The debates surrounding the creation of a new development framework to follow the Millennium Development Goals (MDGs) have progressed significantly over the last three months, but will only gain in momentum and complexity as 2015 draws closer. CIC’s new publication, What Happens Now? Taking the Post-2015 Agenda to the Next Stage, considers both the substance and process for current debates on the post-2015 agenda.
On August 28, 2013 the NYU Center on International Cooperation and the United Nations Foundation convened an informal meeting to discuss how best to advance the building stable societies agenda as part of the post-2015 framework.
The Center on International Cooperation's Annual Review of Global Peace Operations 2013 is now available. The eighth in this series, launched in 2006, was published by Lynne Rienner and can be ordered at www.rienner.com.
The United Nations development system stands at a crossroads. It can either embrace the deep reform required to remain relevant to development in today’s global economy, or face the prospect of continued marginalization. Bruce Jenks and Bruce Jones explore the profound effects of twenty years of dramatic global shifts on development cooperation and the necessary changes required for the UN to adapt.
The five major emerging economies – Brazil, Russia, India, China and South Africa (BRICS) – have gained on the world stage and their presence is being felt in every multilateral institution. Among them India – the world’s largest democracy with a burgeoning economy and a long history of engagement with the multilateral order – is of special significance. For BRICS watchers in general and anyone interested in the future of India in particular, twenty-two scholars of international repute have produced one of the most comprehensive volumes on India’s role in the evolving global order: Shaping the Emerging World.
In ‘Mediating criminal violence: Lessons from the gang truce in El Salvador’, CIC Senior Advisor and Fellow Teresa Whitfield, examines a controversial truce reached between rival gangs in El Salvador in March 2012 and its implications for mediation. The Salvadoran truce, and the arrival in Mexico of a government determined to address the country’s spiraling violence, have placed new emphasis on alternative methods of pacification across the region.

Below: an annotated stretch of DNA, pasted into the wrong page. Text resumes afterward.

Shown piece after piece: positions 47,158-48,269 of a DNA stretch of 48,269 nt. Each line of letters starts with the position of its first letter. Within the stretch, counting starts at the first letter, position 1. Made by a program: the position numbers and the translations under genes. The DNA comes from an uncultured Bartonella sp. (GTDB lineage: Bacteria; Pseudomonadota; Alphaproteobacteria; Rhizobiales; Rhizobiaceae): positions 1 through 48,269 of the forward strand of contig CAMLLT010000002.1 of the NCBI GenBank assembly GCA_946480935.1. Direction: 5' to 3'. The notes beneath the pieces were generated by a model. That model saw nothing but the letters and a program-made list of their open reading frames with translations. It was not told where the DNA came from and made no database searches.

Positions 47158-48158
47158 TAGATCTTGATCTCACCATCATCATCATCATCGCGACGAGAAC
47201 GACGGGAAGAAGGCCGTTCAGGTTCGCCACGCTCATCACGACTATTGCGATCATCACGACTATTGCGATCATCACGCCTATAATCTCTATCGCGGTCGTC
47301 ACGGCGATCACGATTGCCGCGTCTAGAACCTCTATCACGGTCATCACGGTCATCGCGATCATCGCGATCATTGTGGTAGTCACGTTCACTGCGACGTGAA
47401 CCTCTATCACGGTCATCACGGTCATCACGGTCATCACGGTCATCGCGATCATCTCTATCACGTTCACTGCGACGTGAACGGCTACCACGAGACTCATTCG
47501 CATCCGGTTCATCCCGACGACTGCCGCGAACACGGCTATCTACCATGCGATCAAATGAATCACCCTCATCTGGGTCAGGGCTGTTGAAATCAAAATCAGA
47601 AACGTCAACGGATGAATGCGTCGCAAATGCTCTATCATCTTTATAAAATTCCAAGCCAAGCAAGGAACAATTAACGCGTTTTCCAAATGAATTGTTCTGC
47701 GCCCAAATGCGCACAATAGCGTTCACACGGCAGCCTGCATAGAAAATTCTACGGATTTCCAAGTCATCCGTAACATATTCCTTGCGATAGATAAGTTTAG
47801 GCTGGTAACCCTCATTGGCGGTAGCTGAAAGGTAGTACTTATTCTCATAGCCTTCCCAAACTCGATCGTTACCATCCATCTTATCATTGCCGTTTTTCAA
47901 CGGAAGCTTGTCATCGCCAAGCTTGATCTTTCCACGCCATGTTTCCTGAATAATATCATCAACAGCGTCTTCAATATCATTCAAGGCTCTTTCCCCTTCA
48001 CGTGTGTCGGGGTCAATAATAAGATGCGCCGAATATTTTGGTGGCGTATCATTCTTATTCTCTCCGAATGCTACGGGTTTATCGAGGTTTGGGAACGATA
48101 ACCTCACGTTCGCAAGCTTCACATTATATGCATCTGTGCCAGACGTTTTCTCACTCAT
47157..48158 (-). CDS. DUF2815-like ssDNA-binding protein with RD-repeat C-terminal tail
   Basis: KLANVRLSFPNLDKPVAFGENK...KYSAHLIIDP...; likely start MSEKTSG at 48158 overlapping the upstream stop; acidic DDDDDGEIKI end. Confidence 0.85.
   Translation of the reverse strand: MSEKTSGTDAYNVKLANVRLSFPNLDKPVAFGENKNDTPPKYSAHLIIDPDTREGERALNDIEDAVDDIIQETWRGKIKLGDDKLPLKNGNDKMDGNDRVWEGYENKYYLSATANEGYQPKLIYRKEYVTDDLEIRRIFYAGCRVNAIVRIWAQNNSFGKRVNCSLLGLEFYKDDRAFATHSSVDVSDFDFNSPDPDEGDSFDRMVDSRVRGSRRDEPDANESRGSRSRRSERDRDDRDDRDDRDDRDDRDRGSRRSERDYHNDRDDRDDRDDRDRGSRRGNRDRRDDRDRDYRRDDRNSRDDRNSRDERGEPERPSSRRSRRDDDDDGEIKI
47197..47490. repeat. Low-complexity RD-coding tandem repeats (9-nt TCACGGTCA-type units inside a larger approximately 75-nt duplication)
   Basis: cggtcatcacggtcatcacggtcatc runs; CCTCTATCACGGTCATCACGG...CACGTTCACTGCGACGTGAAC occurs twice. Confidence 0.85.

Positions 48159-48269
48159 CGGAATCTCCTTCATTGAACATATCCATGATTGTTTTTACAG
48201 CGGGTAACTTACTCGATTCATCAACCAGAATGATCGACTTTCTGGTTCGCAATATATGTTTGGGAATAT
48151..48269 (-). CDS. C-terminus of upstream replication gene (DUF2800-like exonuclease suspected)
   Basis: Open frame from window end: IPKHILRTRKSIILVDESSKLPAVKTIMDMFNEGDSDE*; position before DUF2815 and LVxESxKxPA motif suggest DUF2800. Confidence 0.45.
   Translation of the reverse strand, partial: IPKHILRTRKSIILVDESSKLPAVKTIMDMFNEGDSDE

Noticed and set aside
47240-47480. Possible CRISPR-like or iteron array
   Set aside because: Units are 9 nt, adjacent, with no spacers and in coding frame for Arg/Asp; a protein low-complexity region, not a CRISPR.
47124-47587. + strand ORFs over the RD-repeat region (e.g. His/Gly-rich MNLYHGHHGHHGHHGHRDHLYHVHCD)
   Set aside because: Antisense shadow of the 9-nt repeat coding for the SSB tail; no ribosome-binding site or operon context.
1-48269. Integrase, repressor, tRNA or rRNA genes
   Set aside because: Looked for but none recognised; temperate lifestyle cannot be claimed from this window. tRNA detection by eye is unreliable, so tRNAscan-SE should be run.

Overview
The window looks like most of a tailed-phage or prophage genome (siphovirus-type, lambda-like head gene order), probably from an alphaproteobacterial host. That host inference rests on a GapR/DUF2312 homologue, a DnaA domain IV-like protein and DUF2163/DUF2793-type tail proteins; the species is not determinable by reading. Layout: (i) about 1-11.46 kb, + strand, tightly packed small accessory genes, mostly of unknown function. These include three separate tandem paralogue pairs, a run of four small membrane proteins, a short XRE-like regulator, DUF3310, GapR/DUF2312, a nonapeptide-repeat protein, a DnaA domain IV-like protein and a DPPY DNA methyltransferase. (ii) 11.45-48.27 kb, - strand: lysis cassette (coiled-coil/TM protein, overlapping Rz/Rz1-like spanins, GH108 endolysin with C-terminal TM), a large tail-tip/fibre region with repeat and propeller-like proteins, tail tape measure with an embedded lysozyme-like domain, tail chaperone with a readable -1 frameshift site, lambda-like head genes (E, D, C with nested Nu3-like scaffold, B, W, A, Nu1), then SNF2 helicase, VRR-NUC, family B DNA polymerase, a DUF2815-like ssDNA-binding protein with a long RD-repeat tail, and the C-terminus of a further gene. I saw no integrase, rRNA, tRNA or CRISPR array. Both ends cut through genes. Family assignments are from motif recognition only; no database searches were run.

The Arab Spring has reminded us of the importance of properly understanding the tasks, pace and sequencing of the political transition that follows the cessation of conflict or collapse of authoritarian regimes. Transitions are bridges between old and new political orders, and it is essential that they should be resilient to a wide range of potential challenges.
Last week saw the publication of the report of the UN High-level Panel on the Post-2015 Development Agenda, co-chaired by the heads of government of Indonesia, Liberia and the United Kingdom. It set an ambitious agenda centered on the eradication of absolute poverty by 2030, a more effective integration of development and sustainability, and the development of a global partnership able to turn that vision into reality.
Organized crime, public and private sector corruption, and the involvement of political actors in criminal activity are all long-standing features of political societies, regardless of country. But for developing countries, addressing these issues takes on heightened urgency and complexity: organized crime can derail development progress and foster broader insecurity. Delinking organized crime from politics while enhancing legitimate governance and the delivery of services will remain the most important challenge for many developing countries.